Well, it was my kind of day today. The temperature has dropped a good 20 degrees F, there was at least a mist in the air all the time, and there was a blustery northeast wind blowing. The run down, dragged out feeling that I had for the last few days was gone, and the spring had returned to my step.

It hadn’t seemed right to go from wearing a winter parka one day, to stepping outside in nothing but a light T-shirt the next.

As the weather wasn’t what most people would consider nice, I took the 70-200 mm lens today, it was probably the wise choice given the mist and on and off rain showers, but as usually happens in “bad weather”, there were birds everywhere. However, getting photos under such conditions is another story, but, I managed a few.

I was checking out a few leaf buds that were opening, to see if any would be worth photographing, when I spotted a male rose breasted grosbeak perched and posing not more than ten feet away. By the time I fumbled around getting the camera out from under my jacket, the grosbeak had moved away, but his mate was perched just as nicely for me.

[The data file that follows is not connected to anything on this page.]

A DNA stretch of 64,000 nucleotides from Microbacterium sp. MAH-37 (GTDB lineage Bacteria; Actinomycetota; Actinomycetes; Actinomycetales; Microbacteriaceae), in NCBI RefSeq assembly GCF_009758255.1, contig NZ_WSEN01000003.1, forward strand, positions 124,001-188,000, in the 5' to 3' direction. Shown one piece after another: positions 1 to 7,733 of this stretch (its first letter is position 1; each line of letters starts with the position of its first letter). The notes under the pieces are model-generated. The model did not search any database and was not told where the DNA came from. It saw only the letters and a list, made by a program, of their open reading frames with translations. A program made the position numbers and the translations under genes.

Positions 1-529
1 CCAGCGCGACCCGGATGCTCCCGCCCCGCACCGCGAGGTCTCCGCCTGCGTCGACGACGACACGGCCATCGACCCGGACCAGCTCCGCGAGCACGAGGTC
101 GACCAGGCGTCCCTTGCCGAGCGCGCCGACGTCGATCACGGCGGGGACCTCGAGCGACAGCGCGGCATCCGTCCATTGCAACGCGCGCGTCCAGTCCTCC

Female rose breasted grosbeak

Female rose breasted grosbeak

That’s full framed, not cropped at all. I located the male again, I had to crop down for this one.

Male rose breasted grosbeak

Male rose breasted grosbeak

A little later, I spotted what I think was a female yellow warbler, and was considering trying to get closer to her, when a male Baltimore oriole began squawking at me.

Male Baltimore oriole

Male Baltimore oriole

This next one isn’t great, but it does illustrate the kind of weather I had today.